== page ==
All RPGs and Storygames by Tod Foley are now available at DrivethruRPG and RPGnow. Bring these games to your table!
Two weeks ago, I stumbled upon a two-part blog post by Alex Russell, titled Effective Standards Work.
It’s worth reading if you’re interested in how Drupal is developed, or in how any consensus-driven open source project works (rather than the increasingly common “controlled by a single corporate entity” “open source”).
It’s written with empathy, modesty and honesty. It shows the struggle of somebody given the task and opportunity to help shape/improve the developer experience of many, but not necessarily the resources to make it happen. I’m grateful he posted it, because something like this is not easy to write nor publish — which he also says himself:
I’ve been drafting and re-drafting versions of this post for almost 4 years. In that time I’ve promised a dozen or more people that I had a post in process that talked about these issues, but for some of the reasons I cited at the beginning, it has never seemed a good time to hit “Publish”. To those folks, my apologies for the delay.Parallels!
I hope you’ll find the incredibly many parallels with the open source Drupal ecosystem as fascinating as I did!
Below, I’ve picked out some of the most interesting statements and replaced only a few terms, and tadaaa! — it’s accurately describing observations in the Drupal world!
Go read those two blog posts first before reading my observations though! You’ll find some that I didn’t. Then come back here and see which ones I see, having been a Drupal contributor for >11 years and a paid full-time Drupal core contributor for >6.Standards Theory
Design A new Drupal contrib module is the process of trying to address a problem with a new feature. Standardisation Moving a contributed module into Drupal core is the process of documenting consensus.
The process of feature design Drupal contrib module development is a messy, exciting exploration embarked upon from a place of trust and hope. It requires folks who have problems (web developers site builders) and the people who can solve them (browser engineers Drupal core/contrib developers) to have wide-ranging conversations.
Feature Drupal module design starts by exploring problems without knowing the answers, whereas participation in Working Groups Drupal core initiatives entails sifting a set of proposed solutions and integrating the best proposals competing Drupal modules. Late-stage iteration can happen there, but every change made without developer site builder feedback is dangerous — and Working Groups Drupal core initiatives aren’t set up to collect or prioritise it.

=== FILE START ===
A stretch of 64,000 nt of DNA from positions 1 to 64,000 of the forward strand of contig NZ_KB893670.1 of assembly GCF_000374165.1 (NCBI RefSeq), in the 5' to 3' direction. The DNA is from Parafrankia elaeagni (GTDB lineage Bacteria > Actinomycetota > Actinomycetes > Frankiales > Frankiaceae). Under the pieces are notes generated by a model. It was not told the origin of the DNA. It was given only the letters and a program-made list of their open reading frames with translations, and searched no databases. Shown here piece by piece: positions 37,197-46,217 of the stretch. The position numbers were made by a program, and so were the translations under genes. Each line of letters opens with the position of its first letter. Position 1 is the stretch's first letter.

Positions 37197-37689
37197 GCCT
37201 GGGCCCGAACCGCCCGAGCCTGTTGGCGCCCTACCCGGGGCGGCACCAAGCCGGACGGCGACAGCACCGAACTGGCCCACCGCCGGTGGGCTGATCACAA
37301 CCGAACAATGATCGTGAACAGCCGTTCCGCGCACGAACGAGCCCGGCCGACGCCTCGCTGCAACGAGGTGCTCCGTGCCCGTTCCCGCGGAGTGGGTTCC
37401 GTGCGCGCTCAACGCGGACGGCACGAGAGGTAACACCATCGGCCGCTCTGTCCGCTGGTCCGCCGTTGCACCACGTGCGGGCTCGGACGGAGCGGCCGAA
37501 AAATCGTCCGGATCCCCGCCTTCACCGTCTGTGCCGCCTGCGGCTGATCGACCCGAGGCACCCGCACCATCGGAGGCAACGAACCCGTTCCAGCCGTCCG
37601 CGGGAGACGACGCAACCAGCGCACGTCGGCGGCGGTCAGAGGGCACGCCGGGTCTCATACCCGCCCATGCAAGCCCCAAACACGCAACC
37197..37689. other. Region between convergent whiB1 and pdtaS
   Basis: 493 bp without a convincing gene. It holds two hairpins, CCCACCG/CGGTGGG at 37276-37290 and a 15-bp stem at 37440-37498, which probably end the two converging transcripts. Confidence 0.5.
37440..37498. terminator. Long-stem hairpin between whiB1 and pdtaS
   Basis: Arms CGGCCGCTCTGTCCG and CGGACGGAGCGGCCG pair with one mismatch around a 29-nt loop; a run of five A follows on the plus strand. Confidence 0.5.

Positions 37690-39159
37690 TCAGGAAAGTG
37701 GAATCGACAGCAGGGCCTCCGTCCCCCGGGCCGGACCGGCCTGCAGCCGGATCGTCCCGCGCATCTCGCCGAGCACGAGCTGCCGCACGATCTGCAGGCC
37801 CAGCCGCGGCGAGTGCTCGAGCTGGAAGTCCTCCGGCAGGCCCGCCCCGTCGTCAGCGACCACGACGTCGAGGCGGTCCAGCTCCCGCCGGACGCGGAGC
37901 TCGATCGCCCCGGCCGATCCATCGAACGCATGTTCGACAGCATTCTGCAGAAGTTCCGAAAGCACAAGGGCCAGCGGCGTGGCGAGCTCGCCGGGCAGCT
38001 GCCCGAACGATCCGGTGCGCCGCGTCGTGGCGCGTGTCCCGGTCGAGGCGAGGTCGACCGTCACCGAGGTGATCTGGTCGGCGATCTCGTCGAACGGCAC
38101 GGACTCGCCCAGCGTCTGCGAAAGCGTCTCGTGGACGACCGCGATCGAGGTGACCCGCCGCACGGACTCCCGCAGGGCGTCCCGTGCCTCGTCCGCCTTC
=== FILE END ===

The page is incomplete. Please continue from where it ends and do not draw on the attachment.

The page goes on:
A sure way for a browser engineer Drupal core/contrib developer to attract kudos is to make existing content Drupal sites work better, thereby directly improving things for users site builders who choose your browser Drupal module.
- Participation by web developers site builders and browser engineers Drupal core/contrib developers: Nothing good happens without both groups at the table.
- A venue outside a chartered Working Group Drupal core in which to design and iterate: Pre-determined outcomes rarely yield new insights and approaches. Long-term relationships of WG participants Drupal core developers can also be toxic to new ideas. Nobody takes their first tap-dancing lessons under Broadway’s big lights. Start small and nimble, build from there.
- A path towards eventual standardisation stability & maintainability: Care must be taken to ensure that IP obligations API & data model stability can be met the future, even if the loose, early group isn’t concerned with a strict IP policy update path
- Face-to-face deliberation: I’ve never witnessed early design work go well without in-person collaboration. At a minimum, it bootstraps the human relationships necessary to jointly explore alternatives.
If you’ve never been to a functioning standards Drupal core meeting, it’s easy to imagine languid intellectual salons wherein brilliant ideas spring forth unbidden and perfect consensus is forged in a blinding flash. Nothing could be further from the real experience. Instead, the time available to cover updates and get into nuances of proposed changes can easily eat all of the scheduled time. And this is expensive time! Even when participants don’t have to travel to meet, high-profile groups Drupal core contributors are comically busy. Recall that the most in-demand members of the group Drupal core initiative (chairs Drupal core initiative coordinators, engineers from the most consequential firms Drupal agencies) are doing this as a part-time commitment. Standards work is time away from the day-job, so making the time and expense count matters.
What I’ve learned over the past decade trying to evolving the web platform is a frustratingly short list given the amount of pain involved in extracting each insight:
- Do early design work in small, invested groups
- Design in the open, but away from the bright lights of the big stage